3. The method of claim 2, wherein the radiation wavelengths lying within each of said reflection bands is detected independently by detecting means responsive only to the specific bands of radiation selected but whereby the simultaneous detection of all three specific bands of radiation clearly identifies the object as a human body.
4. The method of claim 3, where the reflection bands of interest are 1.11 to 1.33 microns, 1.44 to 1.56 microns, and 1.66 to 1.78 microns, respectively.
Description
BACKGROUND OF THE INVENTION

This invention relates generally to the detection of the human body by the reflection of near-infrared bands when the body is exposed to near-infrared illuminator, and more specifically to an automatic detection method of a human body under conditions which the body is not discernable by the unaided eye. Typical environments in which the detecting methods and devices are envisioned lie in the specific areas of persons lost at sea, in the forest, the desert, or in the artic regions where visual search aids do not readily acquire the identity and position of such persons. Other environments envisioned are those areas to be secured from intruders.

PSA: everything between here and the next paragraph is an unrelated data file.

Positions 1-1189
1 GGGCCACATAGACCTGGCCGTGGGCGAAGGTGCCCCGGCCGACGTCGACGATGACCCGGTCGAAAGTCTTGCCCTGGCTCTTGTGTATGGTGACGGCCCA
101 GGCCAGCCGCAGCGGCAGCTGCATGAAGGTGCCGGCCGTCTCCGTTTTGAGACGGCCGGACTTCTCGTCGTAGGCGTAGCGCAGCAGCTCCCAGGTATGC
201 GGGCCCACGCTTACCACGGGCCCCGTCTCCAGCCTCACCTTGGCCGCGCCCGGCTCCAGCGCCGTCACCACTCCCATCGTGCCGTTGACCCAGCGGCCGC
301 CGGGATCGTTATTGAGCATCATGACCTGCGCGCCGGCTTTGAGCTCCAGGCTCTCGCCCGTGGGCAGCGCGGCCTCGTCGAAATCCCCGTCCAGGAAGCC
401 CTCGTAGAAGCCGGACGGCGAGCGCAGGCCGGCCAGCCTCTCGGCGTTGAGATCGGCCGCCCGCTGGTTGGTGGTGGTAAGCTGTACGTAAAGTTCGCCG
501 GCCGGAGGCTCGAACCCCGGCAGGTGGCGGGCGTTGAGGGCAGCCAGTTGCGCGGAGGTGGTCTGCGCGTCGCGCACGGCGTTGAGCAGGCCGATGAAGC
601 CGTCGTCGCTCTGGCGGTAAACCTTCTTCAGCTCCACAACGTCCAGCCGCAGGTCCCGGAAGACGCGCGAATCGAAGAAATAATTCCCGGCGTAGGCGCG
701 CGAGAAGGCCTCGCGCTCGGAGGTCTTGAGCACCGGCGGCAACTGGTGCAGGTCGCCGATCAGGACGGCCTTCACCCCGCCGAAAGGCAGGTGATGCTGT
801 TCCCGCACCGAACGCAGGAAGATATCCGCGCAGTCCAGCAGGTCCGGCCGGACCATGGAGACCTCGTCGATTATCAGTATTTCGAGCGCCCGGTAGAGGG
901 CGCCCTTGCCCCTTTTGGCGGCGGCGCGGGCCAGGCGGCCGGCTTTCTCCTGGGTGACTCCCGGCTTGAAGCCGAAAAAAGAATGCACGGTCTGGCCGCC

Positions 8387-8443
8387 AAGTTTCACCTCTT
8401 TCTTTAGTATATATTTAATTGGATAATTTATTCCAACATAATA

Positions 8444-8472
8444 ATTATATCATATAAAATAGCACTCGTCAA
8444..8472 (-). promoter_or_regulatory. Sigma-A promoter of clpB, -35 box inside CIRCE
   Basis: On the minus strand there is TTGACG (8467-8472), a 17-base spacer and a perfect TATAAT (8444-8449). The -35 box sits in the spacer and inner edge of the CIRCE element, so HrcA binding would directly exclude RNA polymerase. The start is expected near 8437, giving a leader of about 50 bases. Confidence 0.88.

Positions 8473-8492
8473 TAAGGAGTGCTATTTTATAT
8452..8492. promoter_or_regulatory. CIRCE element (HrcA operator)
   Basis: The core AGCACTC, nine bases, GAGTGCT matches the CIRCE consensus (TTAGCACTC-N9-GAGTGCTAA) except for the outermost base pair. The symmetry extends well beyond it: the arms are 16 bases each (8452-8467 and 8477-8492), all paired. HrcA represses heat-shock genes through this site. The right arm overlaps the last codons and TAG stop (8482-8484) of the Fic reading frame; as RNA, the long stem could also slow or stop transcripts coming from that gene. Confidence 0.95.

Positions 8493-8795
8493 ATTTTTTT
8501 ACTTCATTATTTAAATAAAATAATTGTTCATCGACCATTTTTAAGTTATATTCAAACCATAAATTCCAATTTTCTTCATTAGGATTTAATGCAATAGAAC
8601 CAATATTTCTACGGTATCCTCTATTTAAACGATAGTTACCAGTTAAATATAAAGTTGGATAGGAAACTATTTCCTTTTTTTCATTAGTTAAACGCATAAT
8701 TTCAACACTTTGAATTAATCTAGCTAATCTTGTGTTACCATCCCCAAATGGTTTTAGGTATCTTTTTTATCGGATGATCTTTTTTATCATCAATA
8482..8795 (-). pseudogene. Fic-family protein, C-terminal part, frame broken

In a situation where a human body is in a night-time or darkened environment or in a concealed surrounds but a portion or segment of the skin is not obscured, methods for uniquely locating a human body has not been fully sucessful. Methods such as thermal viewers where the body heat radiation is detected, the position of the body becomes known but identification of the body with respect to similar heat radiating sources is unique. A recognition pattern signiture is required to identify the body, i.e., face, hands, torso, etc. for unique determination of the heat source as human. If the body should be deceased but not decomposed, the thermal viewer does not "see" the body since the thermal emission characteristics of the body would become in thermal equilibrium with the surrounds. In such cases the thermal viewer is not readily effective. The present method employs a near-infrared illumination-reflection technique which uniquely detects and identifies an object as a human body or portion of the body surface (skin) when such an object is unobscured to the illuminator-detector device.